Democratic Dilemmas of Teaching Service-Learning: Curricular Strategies for Success
Stylus Publishing, LLC., Feb 27, 2012 - Education - 220 pages
A college student wants to lead a campaign to ban a young adult novel from his child’s elementary school as his service-learning project in a children’s literature course. Believing the book is offensive to religious sensibilities, he sees his campaign as a service to children and the community. Viewing such a ban as limiting freedom of speech and access to information, the student’s professor questions whether leading a ban qualifies as a service project. If the goal of service is to promote more vital democratic communities, what should the student do? What should the professor do? How do they untangle competing democratic values? How do they make a decision about action?
This book addresses the teaching dilemmas, such as the above, that instructors and students encounter in service-learning courses.
Recognizing that teaching, in general, and service-learning, in particular, are inherently political, this book faces up to the resulting predicaments that inevitably arise in the classroom. By framing them as a vital and productive part of the process of teaching and learning for political engagement, this book offers the reader new ways to think about and address seemingly intractable ideological issues.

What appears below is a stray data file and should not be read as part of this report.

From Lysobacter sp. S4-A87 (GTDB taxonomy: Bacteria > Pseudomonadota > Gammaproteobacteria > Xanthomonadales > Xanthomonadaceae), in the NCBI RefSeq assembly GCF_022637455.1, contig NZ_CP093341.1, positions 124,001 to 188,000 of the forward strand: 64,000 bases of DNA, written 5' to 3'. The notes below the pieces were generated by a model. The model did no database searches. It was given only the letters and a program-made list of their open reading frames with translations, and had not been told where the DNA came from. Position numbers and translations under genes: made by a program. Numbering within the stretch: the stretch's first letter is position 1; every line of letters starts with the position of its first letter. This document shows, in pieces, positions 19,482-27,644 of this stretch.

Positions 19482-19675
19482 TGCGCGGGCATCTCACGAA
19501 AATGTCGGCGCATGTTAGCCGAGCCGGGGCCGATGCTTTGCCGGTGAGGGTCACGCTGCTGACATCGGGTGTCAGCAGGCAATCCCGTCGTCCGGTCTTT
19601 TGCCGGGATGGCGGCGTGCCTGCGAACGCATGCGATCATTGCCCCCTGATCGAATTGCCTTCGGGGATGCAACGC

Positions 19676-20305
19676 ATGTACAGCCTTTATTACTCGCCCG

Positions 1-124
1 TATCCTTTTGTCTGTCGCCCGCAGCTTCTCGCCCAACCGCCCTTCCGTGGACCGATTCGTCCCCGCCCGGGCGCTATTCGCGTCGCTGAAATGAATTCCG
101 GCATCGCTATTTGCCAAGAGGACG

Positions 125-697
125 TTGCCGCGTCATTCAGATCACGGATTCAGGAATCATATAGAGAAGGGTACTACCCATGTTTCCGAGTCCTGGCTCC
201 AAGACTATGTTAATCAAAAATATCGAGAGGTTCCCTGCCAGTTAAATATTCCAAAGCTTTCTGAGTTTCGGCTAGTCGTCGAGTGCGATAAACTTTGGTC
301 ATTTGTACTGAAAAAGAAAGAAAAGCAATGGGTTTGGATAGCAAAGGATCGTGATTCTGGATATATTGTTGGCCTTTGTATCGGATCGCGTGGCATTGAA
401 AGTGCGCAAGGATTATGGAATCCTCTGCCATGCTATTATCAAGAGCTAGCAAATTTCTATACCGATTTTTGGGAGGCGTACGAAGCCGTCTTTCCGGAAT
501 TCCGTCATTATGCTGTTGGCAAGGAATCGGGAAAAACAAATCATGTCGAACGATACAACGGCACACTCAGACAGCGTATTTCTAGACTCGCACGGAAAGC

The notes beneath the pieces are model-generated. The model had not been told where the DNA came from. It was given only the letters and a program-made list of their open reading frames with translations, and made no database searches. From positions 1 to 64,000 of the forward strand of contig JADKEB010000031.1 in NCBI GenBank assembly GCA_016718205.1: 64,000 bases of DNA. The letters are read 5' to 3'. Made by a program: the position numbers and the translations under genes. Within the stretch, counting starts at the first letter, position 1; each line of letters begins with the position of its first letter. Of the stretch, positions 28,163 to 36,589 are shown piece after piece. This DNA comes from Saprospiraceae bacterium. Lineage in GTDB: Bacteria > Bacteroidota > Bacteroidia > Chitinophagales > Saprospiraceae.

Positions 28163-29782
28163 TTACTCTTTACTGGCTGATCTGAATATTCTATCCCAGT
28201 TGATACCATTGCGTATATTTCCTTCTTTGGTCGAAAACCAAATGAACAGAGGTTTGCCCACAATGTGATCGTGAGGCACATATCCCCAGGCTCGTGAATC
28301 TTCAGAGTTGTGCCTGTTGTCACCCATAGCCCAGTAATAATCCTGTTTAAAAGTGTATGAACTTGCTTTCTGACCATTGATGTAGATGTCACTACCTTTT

Faculty encounter many challenges when teaching service learning courses. These may arise from students’ resistance to the idea of serving; their lack of responsibility, wasting clients’ and community agencies’ time and money; the misalignment of community partner expectations with academic goals; or faculty uncertainty about when to guide students’ experiences and when direct intervention is necessary.
In over twenty chapters of case studies, faculty scholars from disciplines as varied as computer science, engineering, English, history, and sociology take readers on their and their students’ intellectual journeys, sharing their messy, unpredictable and often inspiring accounts of democratic tensions and trials inherent in teaching service-learning. Using real incidents – and describing the resources and classroom activities they employ – they explore the democratic intersections of various political beliefs along with race/ethnicity, class, gender, ability, sexual orientation, and other lived differences and likenesses that students and faculty experience in their service-learning classroom and extended community. They share their struggles of how to communicate and interact across the divide of viewpoints and experiences within an egalitarian and inclusive environment all the while managing interpersonal tensions and conflicts among diverse people in complex, value-laden situations.
The experienced contributors to this book offer pedagogical strategies for constructing service-learning courses, and non-prescriptive approaches to dilemmas for which there can be no definitive solutions.
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INTRODUCTION COMPETING DEMOCRATIC VALUES IN TEACHING AND LEARNING
PART ONE DEMOCRATIC DILEMMAS OF TEACHING SERVICELEARNING
1 THE NATURE OF TEACHING AND LEARNING DILEMMAS Democracy in the Making
2 BANNING BOOKS TO PROTECT CHILDREN Clashing Perspectives in ServiceLearning
3 SOLIDARITY NOT CHARITY Issues of Privilege in ServiceLearning